Bridging the 19th and 20th centuries, African-American Matthew Henson's life is a story of heroism and adventure lived out despite the confines of racial prejudice. He accompanied Robert E. Peary on polar expeditions and later received a presidential appointment at the U.S. Custom House in New York.
Henson was born in Maryland on Aug. 6, 1866, one year after the Civil War, and lived to see the birth of the civil rights movement in the 1950s. Orphaned at age 11, he began working on the ship, Katie Hines, at age 12 where he learned to read and write. He used these skills to advance himself from manual to clerical work. After moving to Washington, D.C., he became a store clerk and met the explorer Robert E. Peary.
In 1889 Peary offered Henson a job as a messenger at the League Island Navy Yard in Philadelphia which he performed until his first trip to the Arctic. From 1891 to 1902, he accompanied Peary on northern expeditions, covering over 9,000 miles mostly by dog sled. In 1906, Peary and his team, which included Henson, set out again; this time in hopes of reaching the North Pole. Unfortunately, the weather forced them to turn back.
Undaunted, Peary initiated another expedition two years later. On July 6, 1908, Peary and 23 others left New York harbor for Ellesmere Island, the staging point for the polar expedition. As the mission advanced toward the North Pole, Peary ordered men in the support parties to turn back or to stay at outlying camps. This left Peary, Henson, and four others to make the final leg of the journey.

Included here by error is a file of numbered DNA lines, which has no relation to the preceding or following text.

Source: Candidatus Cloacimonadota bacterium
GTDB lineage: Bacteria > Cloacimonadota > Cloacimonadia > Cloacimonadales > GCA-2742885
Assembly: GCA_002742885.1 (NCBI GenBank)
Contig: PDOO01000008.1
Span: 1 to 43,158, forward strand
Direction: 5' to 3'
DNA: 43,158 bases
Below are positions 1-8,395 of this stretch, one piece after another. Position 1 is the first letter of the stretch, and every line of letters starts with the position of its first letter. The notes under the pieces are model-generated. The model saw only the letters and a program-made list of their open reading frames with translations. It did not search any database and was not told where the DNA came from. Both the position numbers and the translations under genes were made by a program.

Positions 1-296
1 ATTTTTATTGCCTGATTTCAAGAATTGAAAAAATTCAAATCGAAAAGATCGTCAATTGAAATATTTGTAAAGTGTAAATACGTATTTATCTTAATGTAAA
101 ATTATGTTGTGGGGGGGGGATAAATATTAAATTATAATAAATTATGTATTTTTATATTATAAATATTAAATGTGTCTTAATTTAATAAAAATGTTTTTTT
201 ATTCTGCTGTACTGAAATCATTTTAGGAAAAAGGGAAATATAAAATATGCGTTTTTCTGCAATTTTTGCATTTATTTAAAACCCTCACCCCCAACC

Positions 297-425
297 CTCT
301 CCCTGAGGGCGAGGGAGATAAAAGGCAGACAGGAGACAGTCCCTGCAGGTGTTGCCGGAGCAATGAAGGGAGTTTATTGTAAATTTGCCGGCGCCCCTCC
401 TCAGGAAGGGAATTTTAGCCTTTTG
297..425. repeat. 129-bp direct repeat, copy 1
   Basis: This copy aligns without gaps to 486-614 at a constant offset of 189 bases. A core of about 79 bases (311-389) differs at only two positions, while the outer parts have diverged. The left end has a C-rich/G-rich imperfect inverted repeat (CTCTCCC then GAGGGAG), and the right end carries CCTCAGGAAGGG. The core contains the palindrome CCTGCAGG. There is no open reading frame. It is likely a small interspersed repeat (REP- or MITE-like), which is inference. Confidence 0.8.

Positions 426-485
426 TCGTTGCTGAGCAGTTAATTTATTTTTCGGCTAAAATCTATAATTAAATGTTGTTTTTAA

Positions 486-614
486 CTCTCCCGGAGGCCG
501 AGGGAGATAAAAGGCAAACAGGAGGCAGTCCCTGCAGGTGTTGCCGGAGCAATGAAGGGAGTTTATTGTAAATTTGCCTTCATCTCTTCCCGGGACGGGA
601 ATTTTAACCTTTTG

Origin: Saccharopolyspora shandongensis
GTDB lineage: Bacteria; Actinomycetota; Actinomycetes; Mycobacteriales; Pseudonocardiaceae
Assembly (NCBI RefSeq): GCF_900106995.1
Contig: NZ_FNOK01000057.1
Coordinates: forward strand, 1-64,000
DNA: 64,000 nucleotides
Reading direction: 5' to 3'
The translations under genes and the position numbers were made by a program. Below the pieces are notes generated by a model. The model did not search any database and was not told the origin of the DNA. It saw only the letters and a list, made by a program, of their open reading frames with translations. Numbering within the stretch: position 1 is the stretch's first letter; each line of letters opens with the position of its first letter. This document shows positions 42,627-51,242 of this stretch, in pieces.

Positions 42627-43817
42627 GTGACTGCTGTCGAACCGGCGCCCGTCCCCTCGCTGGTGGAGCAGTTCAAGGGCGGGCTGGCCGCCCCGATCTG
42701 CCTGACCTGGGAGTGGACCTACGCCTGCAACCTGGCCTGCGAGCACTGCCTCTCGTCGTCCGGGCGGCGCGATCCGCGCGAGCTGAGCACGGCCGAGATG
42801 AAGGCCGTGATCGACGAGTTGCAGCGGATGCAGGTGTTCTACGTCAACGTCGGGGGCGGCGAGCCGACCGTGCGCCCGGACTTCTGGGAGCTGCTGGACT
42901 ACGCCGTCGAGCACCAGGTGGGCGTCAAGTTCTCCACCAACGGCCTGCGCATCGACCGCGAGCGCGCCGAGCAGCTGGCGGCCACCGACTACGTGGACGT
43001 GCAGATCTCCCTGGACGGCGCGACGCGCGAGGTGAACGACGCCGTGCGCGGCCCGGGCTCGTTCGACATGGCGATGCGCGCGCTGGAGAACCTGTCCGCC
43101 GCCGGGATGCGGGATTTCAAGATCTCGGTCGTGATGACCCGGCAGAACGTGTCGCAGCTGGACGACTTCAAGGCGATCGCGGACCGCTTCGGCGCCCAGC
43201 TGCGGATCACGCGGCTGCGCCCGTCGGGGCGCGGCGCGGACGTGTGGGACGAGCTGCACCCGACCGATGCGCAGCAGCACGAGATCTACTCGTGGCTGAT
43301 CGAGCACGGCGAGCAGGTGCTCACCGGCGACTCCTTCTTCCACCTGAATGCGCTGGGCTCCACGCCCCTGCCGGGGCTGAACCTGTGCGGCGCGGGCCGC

On April 6, 1909, Henson arrived 45 minutes before Peary at the point where Peary would establish Camp Jessup. Henson greeted Peary stating "I think I'm the first man to sit on top of the world." Peary determined that Henson was correct and that Camp Jessup was situated on the North Pole. As to Peary's reaction to Henson's prior arrival to the North Pole, Henson recalled that he was "hopping mad."
Returning from the North Pole, Henson found that his accomplishments as an explorer could not surmount the prevailing attitudes of the times. Following the model of other explorers, he wrote a book about his experience and attempted a national lecture tour, but he was shut out of the lecture circuit. He worked as a handyman in a Brooklyn garage and took a second job at the post office until his situation came to the attention of President William Howard Taft. He had Henson appointed to a federal position in the New York custom house, and Henson remained on staff until he retired in 1936 at age 70.
Though Henson received some recognition during his lifetime, it was only following Henson's death in 1955 that his contributions were fully acknowledged and appreciated. In 1988, his remains were exhumed from Woodlawn Cemetery in the Bronx and given a hero's interment at Arlington Cemetery. In 2000, the National Geographic Society posthumously awarded Henson its highest honor, the Hubbard Medal. This medal had been granted to Peary shortly after the expedition's return from the North Pole.